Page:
What do you think about Bellwether League Inc.’s mission and philosophy and how do you feel about becoming an Honoree?
I am so grateful that a group of people took the time and effort to form such a prestigious organization and develop a philosophy that recognizes people. The name selected – Bellwether – means leadership, direction, being on the forefront. I am also grateful the mission statement not only covers savings, but innovators, pioneers, risk takers, and paints a picture of what would happen to patient care without these people.
What else can be said about being an Honoree? It’s not just the honor but also being in the company of such prestigious fellow Honorees and Inductees.
What attracted and motivated you to join the healthcare supply chain management field when you did?
I was employed at Mercy Hospital when they were going to build a new hospital and implement a new and different concept that would allow people to do what they were hired to do.
You had nurses ordering supplies, taking inventory and charging the patient instead of spending time with the patient. Highly skilled nurses in the operating room were doing the same, plus washing, sterilizing and making instrument trays. Under this new concept one department would be trained to handle these functions – the department was Sterile Processing and Distribution (SPD).
It was a concept that I believed in and had the vision that this could spread into hospitals across the nation, and I wanted to be a part of it.
For what one contribution would you like to be most remembered?
I would like to be remembered for being a mentor and an educator. I have had the privilege of having more than 40 employees that have moved up to a managerial or higher role in supply chain or related fields. That’s a great feeling.
In 1968, I put a plaque on all my employees’ desks that said, “Just Do It,” and learn from it. I found that to be successful in a mentor’s role you have to show people they are important and not just tell them.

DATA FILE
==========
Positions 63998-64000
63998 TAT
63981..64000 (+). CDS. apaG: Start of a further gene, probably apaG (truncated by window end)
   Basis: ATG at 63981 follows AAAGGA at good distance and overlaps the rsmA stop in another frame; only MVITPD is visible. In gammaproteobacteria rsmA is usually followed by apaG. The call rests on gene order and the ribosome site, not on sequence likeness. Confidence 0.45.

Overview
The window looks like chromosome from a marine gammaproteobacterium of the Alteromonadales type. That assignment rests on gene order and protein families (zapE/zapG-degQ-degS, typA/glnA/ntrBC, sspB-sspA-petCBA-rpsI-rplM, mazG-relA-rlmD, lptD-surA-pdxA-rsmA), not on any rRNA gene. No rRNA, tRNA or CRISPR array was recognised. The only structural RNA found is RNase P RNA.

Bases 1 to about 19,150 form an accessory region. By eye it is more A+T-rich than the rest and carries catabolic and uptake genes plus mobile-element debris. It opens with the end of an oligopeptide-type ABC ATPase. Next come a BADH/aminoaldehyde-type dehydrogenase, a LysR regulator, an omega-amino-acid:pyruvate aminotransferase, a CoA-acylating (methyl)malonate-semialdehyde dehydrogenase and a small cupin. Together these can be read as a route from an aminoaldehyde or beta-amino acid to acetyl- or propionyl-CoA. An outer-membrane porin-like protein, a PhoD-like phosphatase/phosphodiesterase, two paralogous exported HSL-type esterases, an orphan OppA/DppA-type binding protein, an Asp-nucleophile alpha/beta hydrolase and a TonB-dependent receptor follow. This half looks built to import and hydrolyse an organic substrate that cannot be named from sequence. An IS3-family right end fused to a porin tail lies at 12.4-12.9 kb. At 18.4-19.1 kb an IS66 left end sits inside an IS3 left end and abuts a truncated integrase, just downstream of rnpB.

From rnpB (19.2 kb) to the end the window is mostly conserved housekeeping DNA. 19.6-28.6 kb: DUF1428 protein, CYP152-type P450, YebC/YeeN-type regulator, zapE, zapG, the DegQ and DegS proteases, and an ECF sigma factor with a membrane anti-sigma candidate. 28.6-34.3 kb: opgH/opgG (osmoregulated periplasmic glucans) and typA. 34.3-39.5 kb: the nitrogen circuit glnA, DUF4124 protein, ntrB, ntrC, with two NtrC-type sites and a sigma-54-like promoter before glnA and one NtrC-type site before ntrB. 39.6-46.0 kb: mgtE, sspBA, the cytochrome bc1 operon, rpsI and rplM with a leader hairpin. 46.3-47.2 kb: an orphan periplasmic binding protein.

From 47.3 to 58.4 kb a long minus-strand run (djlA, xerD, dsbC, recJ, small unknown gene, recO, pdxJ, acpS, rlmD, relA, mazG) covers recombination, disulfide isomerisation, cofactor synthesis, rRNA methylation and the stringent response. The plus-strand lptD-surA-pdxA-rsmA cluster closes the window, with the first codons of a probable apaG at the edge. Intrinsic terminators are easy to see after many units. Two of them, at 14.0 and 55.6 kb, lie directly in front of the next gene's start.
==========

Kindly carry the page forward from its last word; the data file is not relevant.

If you were to encourage people – either outside of healthcare or just out of school – to enter the supply chain management field and potentially qualify to be a future Bellwether League Inc. Honoree, what would you tell them?
Think about patient care and how you can affect care through the centralization of supplies and functions, allowing the caregiver to do what they were hired to do.
Also, move away from the desk and go see the user. See what their problem or concern is. Monthly, I would scrub and observe a surgery to see how a product or instrument was used – to see why a doctor wanted a certain product and to listen to their suggestions and concerns.
The great thing about being involved in supply chain management is you wear a different hat every day and never get bored doing the same thing everyday. I can honestly say there was never a day I did not look forward to going to work. Supply chain management offers you a variety of responsibilities.
If you are not willing to serve others then you will never be able to say, “I am in the Bellwether League Inc. Supply Chain Leaders’ Hall of Fame.”
What is the one industry challenge you would like to see solved in your lifetime?
Some progress has been realized, but a true bar-code system is what I’d like to see solved. There are just so many efficiencies to be gained for this process not to be instituted.
I’d also like to see more standardization of forms – not just in a hospital but in all hospitals. I know it can’t be all forms, but we can certainly standardize the generic ones.
I know I was asked for only one challenge but company after company would ask me, “What do we have to do to get your business?” Simple. Give me the product you said you would, the quantity you said, and at the price you gave. That never happened – which led me to off-site warehousing.
But one man understood my request to have the purchase order, packing slip and invoice all the same and the product packed the way I requested on the skid. He’s now in the Bellwether League – Brien Laing (Bellwether Class of 2009).
How important is effective and innovative supply chain management during tough economic times?
Tough economic times will bring out the best supply chain leaders. Practices should already be in place allowing departments to utilize their talents for which they were hired. Leaders should be using dynamic information to build volume commitments, product standardizations and best pricing options.
During tough economic times supply chain leaders will be brought to the forefront.